In this post, I want to talk a little about Mike Goodall’s year-2000 book on the Goodalls. As I have mentioned before, the book does not have an ordinary title page, and the cover seems to use a Goodall advertisement as part of the title on the cover (which is attractive, to be sure, but which is a little awkward for stating the title). The title could be stated as Goodall’s Playing Cards: The Family and the Firm 1820-1922. Or, from the top of the contents page, one might use Charles Goodall & Son – 1820/1922.
I want to make comments about the illustrations relating to Mike Goodall’s Chapter 6 in the above-mentioned book. The chapter is called “Publications by Charles Goodall & Son.”
The chapter begins on page 35 (and ends on page 39), but page 34 includes black-and-white reproductions of the front covers of nine card-game rule-booklets, at least eight of which are early (the possible exception being a copy of Whist for All Players, by Captain Crawley, which is probably twentieth century). The two copies of Bezique, and the Rubicon Bezique, are not too unusual. But the remaining five (on Check, Ace Major, Napoleon, and Whist [two earlier editions of Whist for All Players]) are all extremely unusual and basically are not seen at all. (At least, I have never seen copies anywhere else, other than in Jessel, or in the Bodleian Library catalogs.) As I have mentioned before, it appears that even Jessel did not own a copy of the Ace Major booklet. I did not find it in Jessel, and I did not find it in the Bodleian Library catalogs.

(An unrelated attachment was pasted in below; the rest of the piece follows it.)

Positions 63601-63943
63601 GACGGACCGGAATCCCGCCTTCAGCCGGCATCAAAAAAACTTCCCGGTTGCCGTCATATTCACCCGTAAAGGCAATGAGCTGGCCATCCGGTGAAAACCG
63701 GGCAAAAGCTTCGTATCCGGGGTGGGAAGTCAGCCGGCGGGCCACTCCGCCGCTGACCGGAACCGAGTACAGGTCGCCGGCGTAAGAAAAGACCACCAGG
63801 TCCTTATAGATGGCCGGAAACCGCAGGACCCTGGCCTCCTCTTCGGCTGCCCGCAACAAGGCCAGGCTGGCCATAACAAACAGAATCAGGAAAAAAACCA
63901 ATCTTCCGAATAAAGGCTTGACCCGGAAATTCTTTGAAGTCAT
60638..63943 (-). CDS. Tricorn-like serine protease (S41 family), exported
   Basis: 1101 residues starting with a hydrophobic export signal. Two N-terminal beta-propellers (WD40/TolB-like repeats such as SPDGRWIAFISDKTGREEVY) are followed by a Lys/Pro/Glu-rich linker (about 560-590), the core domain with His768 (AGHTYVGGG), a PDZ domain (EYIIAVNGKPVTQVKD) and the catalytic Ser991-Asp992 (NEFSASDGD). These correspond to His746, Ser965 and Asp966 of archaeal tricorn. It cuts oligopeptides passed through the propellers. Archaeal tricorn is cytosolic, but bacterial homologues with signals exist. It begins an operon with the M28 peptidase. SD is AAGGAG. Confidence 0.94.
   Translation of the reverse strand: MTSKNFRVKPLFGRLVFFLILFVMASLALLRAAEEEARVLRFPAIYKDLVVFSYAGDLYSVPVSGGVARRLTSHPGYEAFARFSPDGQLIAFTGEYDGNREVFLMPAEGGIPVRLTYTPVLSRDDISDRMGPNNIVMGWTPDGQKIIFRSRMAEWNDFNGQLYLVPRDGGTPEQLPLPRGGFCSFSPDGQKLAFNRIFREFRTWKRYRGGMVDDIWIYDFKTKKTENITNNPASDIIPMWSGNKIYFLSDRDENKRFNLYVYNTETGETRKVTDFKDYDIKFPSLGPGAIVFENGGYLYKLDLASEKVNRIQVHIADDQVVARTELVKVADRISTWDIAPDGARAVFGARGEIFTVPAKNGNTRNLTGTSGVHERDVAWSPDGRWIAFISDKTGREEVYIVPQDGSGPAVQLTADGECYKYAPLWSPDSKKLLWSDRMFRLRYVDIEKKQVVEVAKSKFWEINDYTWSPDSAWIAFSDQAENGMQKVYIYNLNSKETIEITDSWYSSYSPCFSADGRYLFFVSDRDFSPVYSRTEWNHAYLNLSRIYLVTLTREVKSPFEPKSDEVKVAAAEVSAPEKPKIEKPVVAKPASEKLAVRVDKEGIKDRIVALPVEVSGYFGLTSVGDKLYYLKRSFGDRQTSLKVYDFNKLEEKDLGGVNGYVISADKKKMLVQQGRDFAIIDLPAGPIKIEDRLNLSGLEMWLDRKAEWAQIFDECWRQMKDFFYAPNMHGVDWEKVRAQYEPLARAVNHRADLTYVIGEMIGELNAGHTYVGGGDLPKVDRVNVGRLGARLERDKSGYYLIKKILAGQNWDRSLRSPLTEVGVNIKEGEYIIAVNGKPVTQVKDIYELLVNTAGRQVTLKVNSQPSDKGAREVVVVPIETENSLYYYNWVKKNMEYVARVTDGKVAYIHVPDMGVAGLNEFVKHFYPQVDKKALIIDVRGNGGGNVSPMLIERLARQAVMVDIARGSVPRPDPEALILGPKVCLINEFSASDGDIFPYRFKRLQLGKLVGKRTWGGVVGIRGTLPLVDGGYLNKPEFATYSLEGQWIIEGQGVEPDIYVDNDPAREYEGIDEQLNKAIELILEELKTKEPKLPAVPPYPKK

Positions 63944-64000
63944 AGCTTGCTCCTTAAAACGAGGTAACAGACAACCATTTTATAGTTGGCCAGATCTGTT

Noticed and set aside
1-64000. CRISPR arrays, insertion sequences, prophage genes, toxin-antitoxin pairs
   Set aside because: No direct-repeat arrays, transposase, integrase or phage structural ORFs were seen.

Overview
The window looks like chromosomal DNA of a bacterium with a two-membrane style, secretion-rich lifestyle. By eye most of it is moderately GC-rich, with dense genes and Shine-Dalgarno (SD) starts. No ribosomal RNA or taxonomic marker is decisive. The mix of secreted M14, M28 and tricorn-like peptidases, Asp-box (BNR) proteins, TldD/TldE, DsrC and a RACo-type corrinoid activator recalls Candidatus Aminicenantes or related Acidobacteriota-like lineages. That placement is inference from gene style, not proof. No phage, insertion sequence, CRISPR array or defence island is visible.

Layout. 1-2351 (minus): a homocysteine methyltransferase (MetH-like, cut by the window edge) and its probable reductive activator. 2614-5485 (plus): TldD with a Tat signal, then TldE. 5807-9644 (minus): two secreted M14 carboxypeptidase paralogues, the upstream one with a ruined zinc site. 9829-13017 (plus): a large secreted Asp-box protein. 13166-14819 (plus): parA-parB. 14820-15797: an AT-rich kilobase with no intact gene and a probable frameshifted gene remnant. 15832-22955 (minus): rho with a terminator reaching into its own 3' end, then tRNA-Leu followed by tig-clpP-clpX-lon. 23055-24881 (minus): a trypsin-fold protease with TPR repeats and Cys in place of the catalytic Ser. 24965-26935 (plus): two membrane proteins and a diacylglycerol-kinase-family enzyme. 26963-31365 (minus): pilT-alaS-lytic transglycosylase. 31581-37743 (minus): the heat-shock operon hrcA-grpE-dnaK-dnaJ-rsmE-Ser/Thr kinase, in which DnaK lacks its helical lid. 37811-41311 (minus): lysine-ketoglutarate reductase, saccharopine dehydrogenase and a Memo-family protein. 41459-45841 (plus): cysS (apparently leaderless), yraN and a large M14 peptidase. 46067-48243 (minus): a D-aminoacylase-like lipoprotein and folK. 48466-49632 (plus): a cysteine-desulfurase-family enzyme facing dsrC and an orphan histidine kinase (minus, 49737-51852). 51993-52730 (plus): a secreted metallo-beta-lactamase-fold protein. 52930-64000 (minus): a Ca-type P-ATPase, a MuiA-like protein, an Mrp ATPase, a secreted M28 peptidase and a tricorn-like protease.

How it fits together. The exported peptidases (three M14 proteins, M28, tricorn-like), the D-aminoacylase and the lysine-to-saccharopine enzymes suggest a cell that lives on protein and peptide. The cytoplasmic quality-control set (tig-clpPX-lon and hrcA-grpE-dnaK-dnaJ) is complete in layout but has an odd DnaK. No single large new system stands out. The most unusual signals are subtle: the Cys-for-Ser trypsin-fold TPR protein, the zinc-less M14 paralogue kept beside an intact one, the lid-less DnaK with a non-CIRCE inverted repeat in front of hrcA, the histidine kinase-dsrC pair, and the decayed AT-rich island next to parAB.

Page 36 of Mike’s book depicts twelve more covers. In my collection, I have duplicates (or semi-duplicates, not necessarily identical, but pretty close) of only six or so. Page 38 shows two more, including one I have never seen. Page 38 also shows three items which appear to be leaflets, one on Bridge, one on Whist, and one on Quinto. I’m not sure how scarce those are overall, but the Qunito item is definitely scarce. (I believe I have two copies of the Bridge item, and I think I have seen two others for sale.)
The quality of reproduction of the covers is not necessarily the best, and they are black and white. However, they are mostly quite clear and sharp, and as a sampling of many of the scarcer items, I would say that the illustrations are greatly successful in spite of any drawbacks, and I would say, overall, “excellent job.”
The book, by the way, is 192 pages long, and it includes a great deal of information on Charles Goodall & Son. I refer to my copy frequently, and I would not like to be without it.